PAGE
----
The 2017 Fire Season in Northern California was one of the most costly and deadly on record. When ranked against the yearly totals for the last 14 years, 2017 ranks as the most deadly, and is among the most costly in terms of Structures and Acreage Destroyed. These yearly totals are shown, on a logarithmic scaled Bar Chart below, across the entire state of California and isolated to the counties worst hit by the Late Summer Outbreak of 2017 in Northern California.
Climate in Northern California has a distinct impact on the plague of wildfires that seem to be a regular occurrence here. As you can see on the area chart below, the rainy season in Northern California is fairly distinct and lasts from roughly the beginning of October to the end of March. Then from late spring to early autumn there is a considerable drop in precipitation to almost none at all in July and August.
The drop in precipitation totals to almost none at all coincides directly with evidence of a “Fire Season” in the area. Also referred to as dry season, the fire season is when rains in the area almost disappear and certain wind and other weather phenomena lead to conditions in the area that are perfect for wildfires.
Predictably, the peaks in the “Fire Season” seem to come in the valley between peaks of the “Wet Season.” Winds coming in to the region from the arid desert and mountainous landscapes to the east dry out the area’s freshly grown vegetation, that spent the wet season in a abundance of moisture that helped lead to more, taller grass. Any number of natural or man made incidents could provide the spark that ignites the grass and before it can be contained it can burn out of control, causing the destruction we showed in the first graph.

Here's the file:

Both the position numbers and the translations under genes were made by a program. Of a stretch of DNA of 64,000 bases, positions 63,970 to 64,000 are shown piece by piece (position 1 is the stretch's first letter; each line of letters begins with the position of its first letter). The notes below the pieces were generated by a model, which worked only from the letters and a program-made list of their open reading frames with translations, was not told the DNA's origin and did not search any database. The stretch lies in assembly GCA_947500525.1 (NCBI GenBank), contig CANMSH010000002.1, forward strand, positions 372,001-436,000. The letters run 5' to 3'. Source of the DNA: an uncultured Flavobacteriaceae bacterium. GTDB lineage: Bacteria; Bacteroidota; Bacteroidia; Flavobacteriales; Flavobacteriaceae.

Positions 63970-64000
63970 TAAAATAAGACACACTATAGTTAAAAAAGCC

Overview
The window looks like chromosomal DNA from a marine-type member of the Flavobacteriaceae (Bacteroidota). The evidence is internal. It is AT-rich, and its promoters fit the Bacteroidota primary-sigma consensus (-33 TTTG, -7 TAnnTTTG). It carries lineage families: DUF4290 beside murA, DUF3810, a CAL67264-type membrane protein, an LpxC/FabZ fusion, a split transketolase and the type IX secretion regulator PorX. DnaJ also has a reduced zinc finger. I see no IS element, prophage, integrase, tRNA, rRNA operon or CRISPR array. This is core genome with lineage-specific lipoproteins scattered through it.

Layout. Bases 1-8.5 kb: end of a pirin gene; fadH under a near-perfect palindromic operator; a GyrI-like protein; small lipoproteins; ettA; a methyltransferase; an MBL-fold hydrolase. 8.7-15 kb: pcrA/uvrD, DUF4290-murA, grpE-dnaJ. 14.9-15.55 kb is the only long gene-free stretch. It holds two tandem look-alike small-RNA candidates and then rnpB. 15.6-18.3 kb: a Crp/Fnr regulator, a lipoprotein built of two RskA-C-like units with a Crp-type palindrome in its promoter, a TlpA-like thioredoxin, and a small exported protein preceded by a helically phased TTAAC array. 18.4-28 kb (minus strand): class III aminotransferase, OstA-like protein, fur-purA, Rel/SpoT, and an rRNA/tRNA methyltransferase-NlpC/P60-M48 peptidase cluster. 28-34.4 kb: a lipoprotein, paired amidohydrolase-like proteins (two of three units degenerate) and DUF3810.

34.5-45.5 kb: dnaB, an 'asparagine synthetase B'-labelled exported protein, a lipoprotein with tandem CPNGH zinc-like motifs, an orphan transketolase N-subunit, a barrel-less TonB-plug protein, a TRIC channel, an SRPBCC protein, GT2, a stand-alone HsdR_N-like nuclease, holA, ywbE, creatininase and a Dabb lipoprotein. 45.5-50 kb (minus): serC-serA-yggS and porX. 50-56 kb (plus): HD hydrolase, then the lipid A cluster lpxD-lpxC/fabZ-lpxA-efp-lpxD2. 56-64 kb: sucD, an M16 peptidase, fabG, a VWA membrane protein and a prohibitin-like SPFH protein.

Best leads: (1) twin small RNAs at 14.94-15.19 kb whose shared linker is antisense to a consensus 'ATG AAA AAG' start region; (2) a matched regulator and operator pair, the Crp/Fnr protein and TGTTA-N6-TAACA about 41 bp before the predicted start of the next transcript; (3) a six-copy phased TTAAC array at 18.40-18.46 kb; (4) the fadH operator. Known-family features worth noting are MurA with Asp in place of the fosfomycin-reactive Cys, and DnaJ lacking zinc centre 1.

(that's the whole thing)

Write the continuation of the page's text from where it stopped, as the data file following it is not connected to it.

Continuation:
Another Data Study that might be interesting is to see how a particular rainy wet season might coincide with the following Fire Season. To do that we have created a horizontal bar chart and show it below. The rain totals are simply multiplied by -1 to get them to appear as a negative value to the fire values of the coinciding year. In this chart we are comparing the Wet Season with the following Fire Season, basing the spans of those seasons with our observations from above. What this means is that the 2017 Wet Season value will be the sum of all monthly precipitation totals from October 2016 to the end of March 2017 and the fire season will be the summations from July to November of 2017.
When sorted by the most rainy season to the least of our data set, the worst fire season does coincide with the rainiest season, but the trend does not follow exactly as one might expect. The 2nd and 3rd worst fire seasons are the 4th and 7th rainiest season respectively.
We can conclude from this data analysis that in the particular years and areas highlighted a more destructive fire season can follow a rainier season, but it’s not necessarily guaranteed. Also, the rain season does not contribute in a way that some kind of indicative factor might be gleaned. It is safe to say that the rainier season can contribute to a higher fire potential but does not necessarily a guarantee of a higher season and instead a combination of factors are at play.
What factors can you think of? Find a data set and tweet me an image of your data study, @timmiller716 on Twitter. Use the hashtag #wildfiredata.
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